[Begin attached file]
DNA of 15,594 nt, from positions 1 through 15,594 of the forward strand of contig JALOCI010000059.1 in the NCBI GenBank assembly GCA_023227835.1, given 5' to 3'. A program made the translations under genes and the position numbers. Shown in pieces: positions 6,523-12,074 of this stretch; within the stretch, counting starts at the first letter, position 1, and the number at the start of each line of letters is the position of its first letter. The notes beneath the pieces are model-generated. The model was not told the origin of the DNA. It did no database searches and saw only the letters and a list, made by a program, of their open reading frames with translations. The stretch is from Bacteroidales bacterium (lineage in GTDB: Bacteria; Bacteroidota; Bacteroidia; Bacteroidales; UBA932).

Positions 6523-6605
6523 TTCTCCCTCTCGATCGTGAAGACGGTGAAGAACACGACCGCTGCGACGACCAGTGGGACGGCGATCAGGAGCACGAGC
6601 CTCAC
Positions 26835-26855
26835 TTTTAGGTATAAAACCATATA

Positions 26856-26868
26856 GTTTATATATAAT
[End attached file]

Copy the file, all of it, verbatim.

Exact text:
DNA of 15,594 nt, from positions 1 through 15,594 of the forward strand of contig JALOCI010000059.1 in the NCBI GenBank assembly GCA_023227835.1, given 5' to 3'. A program made the translations under genes and the position numbers. Shown in pieces: positions 6,523-12,074 of this stretch; within the stretch, counting starts at the first letter, position 1, and the number at the start of each line of letters is the position of its first letter. The notes beneath the pieces are model-generated. The model was not told the origin of the DNA. It did no database searches and saw only the letters and a list, made by a program, of their open reading frames with translations. The stretch is from Bacteroidales bacterium (lineage in GTDB: Bacteria; Bacteroidota; Bacteroidia; Bacteroidales; UBA932).

Positions 6523-6605
6523 TTCTCCCTCTCGATCGTGAAGACGGTGAAGAACACGACCGCTGCGACGACCAGTGGGACGGCGATCAGGAGCACGAGC
6601 CTCAC
Positions 26835-26855
26835 TTTTAGGTATAAAACCATATA

Positions 26856-26868
26856 GTTTATATATAAT